Andy James Rhythm in New York
Rhythm in New York
Jazz vocalist Andy James, born and raised in Australia, renowned for her flamenco dancing, and now a partner with her husband, Piero Pata, in the recently formed Le Coq label, is back with her third album for the label, Rhythm in New York. The album features both well-recognized standards and originals and, as with all Le Coq issues to date, a dizzying lineup of the in-demand, top musicians, who both play and deliver creative arrangements. All three of James’ albums have a constant – bassist John Patitucci, who in this setting not only plays on every track but co-wrote several songs with James and his daughter, singer-songwriter Greisun. Joining in are pianist Jon Cowerd, drummers Nate Smith and Marcus Gilmore, saxophonists Chris Potter and Marcus Strickland, trumpeter Terell Stafford, flutist David Mann, guitarists Adam Rogers and Chico Pinheiro, and percussionists Alex Acuna and Rogerio Boccato. Cowherd and Patitucci collectively arranged all 15 songs, two which were written by Pata.
The songs are inspired by New York City, which is of course the mecca of jazz. Although Pata and James reside in Las Vegas, this album was aptly recorded in Brooklyn, facilitating access to this elite lineup. James is not a belter and instead leans toward romantic restraint and nuance, bringing in tinges of Brazil, Cuba, and the West Coast in this music. This is an easy album to listen to, but James often delivers unexpected phrasing, purposely trying to defy expectations. For reference points the airy style of her voice evokes Blossom Dearie, the tendency toward Latin and Brazilian conjures Astrud Gilberto, and her sultry romantic side veers toward Julie London, a testament to James’ versatility.
As per the album title there is a distinct sense of rhythm as you hear from the outset from Nate Smith and Alex Acuna in “I’m Gonna Live Til I Die,” featuring Marcus Strickland on the tenor solo. That rousing number then makes way for the NYC strings in the Patitucci-James-Greisun original, “Day Dream,” a lovely ballad featuring pianist Cowherd and Potter in the gorgeous tenor solo backing one of James’ best vocal performances – so relaxed, and beautifully articulated.
Bacharach’s “Walk On By” has been covered ad infimum but this snappy version offers something different, marked by Cowherd’s strong B3 and again by Potter on tenor. It’s one of three Bacharach tunes here. “What the World Needs Now,” a renowned jazz waltz, is taken a completely different time signature with Cowherd on piano and Potter again shining in the ballad format. Cowherd arranged all three, including “This Girl’s in Love With You,” which also features Potter, known more as an explorative, aggressive player who proves his mettle on ballads consistently across the record. Special touches such as Pinheiro on nylon guitar and Cowherd on Rhodes take this, as similar to the others, away from the cliches associated with these pop tunes.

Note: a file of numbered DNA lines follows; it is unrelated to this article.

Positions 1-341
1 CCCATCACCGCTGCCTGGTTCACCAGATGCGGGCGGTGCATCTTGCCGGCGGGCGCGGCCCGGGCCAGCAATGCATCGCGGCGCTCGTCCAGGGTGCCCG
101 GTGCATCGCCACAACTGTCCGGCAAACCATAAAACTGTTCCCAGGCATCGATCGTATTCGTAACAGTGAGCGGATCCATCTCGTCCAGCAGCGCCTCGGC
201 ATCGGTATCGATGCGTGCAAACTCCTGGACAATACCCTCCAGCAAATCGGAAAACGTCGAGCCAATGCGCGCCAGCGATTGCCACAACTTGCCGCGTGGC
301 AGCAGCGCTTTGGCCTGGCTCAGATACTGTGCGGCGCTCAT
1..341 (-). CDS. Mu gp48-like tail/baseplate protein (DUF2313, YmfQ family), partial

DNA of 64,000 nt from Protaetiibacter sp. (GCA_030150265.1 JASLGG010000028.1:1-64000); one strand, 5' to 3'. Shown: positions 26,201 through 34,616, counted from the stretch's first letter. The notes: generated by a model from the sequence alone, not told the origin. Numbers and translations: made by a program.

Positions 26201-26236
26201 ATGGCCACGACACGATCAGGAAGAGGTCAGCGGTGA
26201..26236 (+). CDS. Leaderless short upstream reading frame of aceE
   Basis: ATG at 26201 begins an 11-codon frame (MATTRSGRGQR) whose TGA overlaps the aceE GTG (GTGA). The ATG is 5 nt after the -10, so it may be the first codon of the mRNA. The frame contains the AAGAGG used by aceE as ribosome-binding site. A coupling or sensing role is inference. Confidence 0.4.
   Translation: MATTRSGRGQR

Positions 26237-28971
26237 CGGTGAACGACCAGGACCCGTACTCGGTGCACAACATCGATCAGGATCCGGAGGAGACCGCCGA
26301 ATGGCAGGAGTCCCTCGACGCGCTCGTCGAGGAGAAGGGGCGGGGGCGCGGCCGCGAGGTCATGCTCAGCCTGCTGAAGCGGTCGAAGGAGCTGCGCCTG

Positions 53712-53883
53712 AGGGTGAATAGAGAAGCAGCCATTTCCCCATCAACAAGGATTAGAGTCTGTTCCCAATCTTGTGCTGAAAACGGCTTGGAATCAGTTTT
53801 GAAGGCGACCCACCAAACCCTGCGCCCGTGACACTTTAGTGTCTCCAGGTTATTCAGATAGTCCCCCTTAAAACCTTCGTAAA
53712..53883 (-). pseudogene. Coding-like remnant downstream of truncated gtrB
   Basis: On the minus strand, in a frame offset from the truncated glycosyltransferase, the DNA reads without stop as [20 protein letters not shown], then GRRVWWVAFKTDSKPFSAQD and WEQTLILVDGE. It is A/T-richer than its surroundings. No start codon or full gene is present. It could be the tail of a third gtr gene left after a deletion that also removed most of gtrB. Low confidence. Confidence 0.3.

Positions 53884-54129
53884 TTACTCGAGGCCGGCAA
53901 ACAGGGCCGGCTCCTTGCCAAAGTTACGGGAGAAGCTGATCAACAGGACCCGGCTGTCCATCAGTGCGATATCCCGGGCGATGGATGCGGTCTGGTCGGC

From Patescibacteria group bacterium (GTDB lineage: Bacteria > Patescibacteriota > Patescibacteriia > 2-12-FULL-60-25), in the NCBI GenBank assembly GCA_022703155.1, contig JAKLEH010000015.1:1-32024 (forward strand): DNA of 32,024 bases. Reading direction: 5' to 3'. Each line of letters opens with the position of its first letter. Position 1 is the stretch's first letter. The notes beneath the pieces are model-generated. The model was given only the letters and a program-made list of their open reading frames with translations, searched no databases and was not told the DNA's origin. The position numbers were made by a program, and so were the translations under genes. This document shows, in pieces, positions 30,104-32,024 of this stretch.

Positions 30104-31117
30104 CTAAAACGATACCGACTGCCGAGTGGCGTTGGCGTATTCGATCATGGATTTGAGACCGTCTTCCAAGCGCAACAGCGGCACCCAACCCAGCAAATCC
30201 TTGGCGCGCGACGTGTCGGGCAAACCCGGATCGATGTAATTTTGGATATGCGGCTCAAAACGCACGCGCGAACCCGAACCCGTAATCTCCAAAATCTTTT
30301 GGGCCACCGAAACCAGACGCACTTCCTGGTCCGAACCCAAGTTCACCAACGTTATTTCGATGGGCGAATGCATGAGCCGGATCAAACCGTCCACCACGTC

Getting back to the originals, “Time to Think” is an instrumental co-write with her husband, yet another soft ballad with Cowherd on piano and organ, Potter on tenor, and Patitucci featured in a highly lyrical bass solo. The couple also co-wrote the closer, “Just in Time,” an instrumental swinger, arranged by Cowherd and delivered by the quartet of Gilmore, Patitucci, Cowherd, and Potter, with the latter two taking animated solos. The other two originals that James penned with Patitucci and Greisun have lyrics and vocals. “El Ritmo” nods to her flamenco background, buoyed by Potter and the percussive trio of drummer Smith with Acuna and Boccato. “Think of Me” carries a Latin feel, again with the same percussive trio and Potter and guitarist Rogers with flowing statements. Ms. James certainly cannot be faulted for not giving enough room to her soloists.
The standout track “When I Look In Your Eyes” is a tribute to the late songwriter Leslie Bricusse, taken at a very pensive pace and the only one featuring a five-piece horn section (trumpet, two saxes, and flute). Potter, Strickland, and Rogers step out briefly for expressive, concise turns. The other Cowherd arrangements of standards are a highly imaginative “I Can’t Stop Loving You” (featuring the arranger on organ) where James bends the melody, infusing it with gospel, “People” (featuring Cowherd, Strickland, and Rogers), “The Best Is Yet to Come” (featuring Strickland), with the last eight bars sung staccato, “There Will Never Be Another You” (featuring Potter), and “I’ll Be Seeing You” (featuring Pinheiro and Potter). The latter is the closing vocal track, a lovely tune with David Mann also on flute and alto flute. James stretches out the lyrics and Potter encapsulates the yearning mood in his outro. The arrangements and James’ take on these standards will inevitably surprise.
This is by far her strongest effort but her two previous albums for the label are also worth your listening – Tu Amor (2021), and An Evening with John Patitucci and Andy James (2022). So, while there are plenty of standards here, the arrangements are surprising, players are exceptional, and James is as unique a jazz vocalist as you’ll find.
- Jim Hynes